Visit Jeremy's Blog.
Go Back > Forums > Linux Forums > Linux - Software > Linux - Kernel
User Name
Linux - Kernel This forum is for all discussion relating to the Linux kernel.


  Search this Thread
Old 02-19-2012, 05:54 AM   #1
LQ Newbie
Registered: Jan 2012
Posts: 4

Rep: Reputation: Disabled
memcpy and copy_to/from_user

hi everyone,

I just want to know, what is the importance of copy_to/from_user memcpy?

I went through the some definitions which explain to avoid illegal handling of memory from the user. But, I didn't understand, while read/write also refers to the user buffer while copying the data (memcpy).
When should exactly we have to use copy_to/from_user and when memcpy.

thanks in advance,

Old 02-19-2012, 08:14 AM   #2
Senior Member
Registered: Oct 2003
Location: Northeastern Michigan, where Carhartt is a Designer Label
Distribution: Slackware 32- & 64-bit Stable
Posts: 3,541

Rep: Reputation: 1060Reputation: 1060Reputation: 1060Reputation: 1060Reputation: 1060Reputation: 1060Reputation: 1060Reputation: 1060
Best I can tell you is to offer an example of how to use memcpy in a C program:
#include <stdio.h>
#include <stdlib.h>
#include <string.h>

void    main    (void)
        static  char    buf1 [] = { "I am to be copied" };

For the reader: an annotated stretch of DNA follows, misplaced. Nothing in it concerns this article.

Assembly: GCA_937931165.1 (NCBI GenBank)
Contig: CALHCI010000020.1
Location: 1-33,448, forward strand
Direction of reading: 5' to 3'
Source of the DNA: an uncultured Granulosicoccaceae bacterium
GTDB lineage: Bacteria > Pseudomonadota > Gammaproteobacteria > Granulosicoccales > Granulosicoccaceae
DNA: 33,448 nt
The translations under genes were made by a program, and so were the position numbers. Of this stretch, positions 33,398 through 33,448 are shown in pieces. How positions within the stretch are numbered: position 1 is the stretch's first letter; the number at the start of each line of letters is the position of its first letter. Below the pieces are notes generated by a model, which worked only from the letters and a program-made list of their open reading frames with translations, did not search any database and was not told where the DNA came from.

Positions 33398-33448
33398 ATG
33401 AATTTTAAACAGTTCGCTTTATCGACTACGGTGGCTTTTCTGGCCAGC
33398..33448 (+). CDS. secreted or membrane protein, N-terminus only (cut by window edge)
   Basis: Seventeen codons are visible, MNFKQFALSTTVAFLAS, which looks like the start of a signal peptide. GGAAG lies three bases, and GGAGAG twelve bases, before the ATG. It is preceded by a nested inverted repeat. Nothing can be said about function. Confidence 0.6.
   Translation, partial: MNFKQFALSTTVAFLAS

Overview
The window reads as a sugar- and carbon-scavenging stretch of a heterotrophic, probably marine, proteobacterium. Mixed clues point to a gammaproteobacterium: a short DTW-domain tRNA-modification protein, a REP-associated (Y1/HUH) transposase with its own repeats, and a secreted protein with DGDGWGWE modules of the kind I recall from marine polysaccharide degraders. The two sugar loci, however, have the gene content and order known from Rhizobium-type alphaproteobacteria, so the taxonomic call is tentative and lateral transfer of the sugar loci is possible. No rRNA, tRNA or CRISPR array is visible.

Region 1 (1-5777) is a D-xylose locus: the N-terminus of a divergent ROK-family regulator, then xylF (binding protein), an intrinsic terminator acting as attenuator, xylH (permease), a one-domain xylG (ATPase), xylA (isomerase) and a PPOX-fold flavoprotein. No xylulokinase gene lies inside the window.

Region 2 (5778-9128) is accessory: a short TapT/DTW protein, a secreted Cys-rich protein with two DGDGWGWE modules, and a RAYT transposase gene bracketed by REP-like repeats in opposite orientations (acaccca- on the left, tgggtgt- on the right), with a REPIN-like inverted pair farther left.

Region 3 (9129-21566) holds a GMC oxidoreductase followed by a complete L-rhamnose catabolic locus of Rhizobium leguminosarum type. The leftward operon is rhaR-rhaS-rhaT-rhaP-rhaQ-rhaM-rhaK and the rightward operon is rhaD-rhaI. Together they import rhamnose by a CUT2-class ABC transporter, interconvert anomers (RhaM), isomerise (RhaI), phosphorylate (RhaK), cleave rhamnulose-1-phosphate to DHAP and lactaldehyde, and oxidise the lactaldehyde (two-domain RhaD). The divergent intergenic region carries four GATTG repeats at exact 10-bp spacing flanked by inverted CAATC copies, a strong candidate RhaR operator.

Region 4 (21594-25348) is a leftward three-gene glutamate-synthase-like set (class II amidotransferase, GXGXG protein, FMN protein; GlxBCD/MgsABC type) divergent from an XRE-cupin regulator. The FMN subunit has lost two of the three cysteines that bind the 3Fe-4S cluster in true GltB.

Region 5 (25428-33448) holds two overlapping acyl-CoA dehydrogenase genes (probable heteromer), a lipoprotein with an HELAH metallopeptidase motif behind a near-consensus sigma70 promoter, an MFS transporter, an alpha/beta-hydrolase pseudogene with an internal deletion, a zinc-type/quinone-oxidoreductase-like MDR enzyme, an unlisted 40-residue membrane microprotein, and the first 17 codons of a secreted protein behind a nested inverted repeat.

char            buf2 [25], *strptr;
        static  int     data1 [5] = { 1, 2, 3, 4, 5 };
        int             data2 [5], i, compare;

        /*      copy characters from buf1 to buf2       */
        (void) memcpy ((void *) buf2, (void *) buf1, sizeof (buf1));
        (void) fprintf (stdout, "%s\n", buf2);
        /*      copy data1 array to data2               */
        (void) memcpy ((void *) data2, (void *) data1, sizeof (data1));
        for (i = 0; i < 5; i++)
                (void) fprintf (stdout, "%d ", data2 [i]);
        (void) fprintf (stdout, "\n");
        /*      scan buf1 for charcter 't'              */
        strptr = memchr ((void *) buf1, 't', sizeof (buf1));
        (void) fprintf (stdout, "%s\n", strptr);
        /*      compare buf1 to buf2                    */
        compare = memcmp ((void *) buf1, (void *) buf2, sizeof (buf1));
        (void) fprintf (stdout, "%d\n", compare);
        /*      set buf2 array to all 'x' characters    */
        (void) memset ((void *) buf2, 'x', sizeof (buf2));
        for (i = 0; i < sizeof (buf2); ++i)
                (void) fprintf (stdout, "%c", buf2 [i]);
        (void) fprintf (stdout, "\n");
        exit (EXIT_SUCCESS);
The above demonstrates memcpy, memchr, memcmp and memset -- read the manual pages for each for descriptions.

The important thing to keep in mind is that you must allocate sufficient memory to use these functions.

In the above, the buffers are declared: buf1 will be the size of the string (I am to be copied) and buf2 is given a size (25 byte) and is a string pointer. You can, typically, use the token BUFSIZ for buffer size declaration (it's 8192 on my system, yours may vary); BUFSIZ is defined in stdio.h. On modern systems with gigabytes of RAM it's not going to hurt anything to set aside 8K for buffers.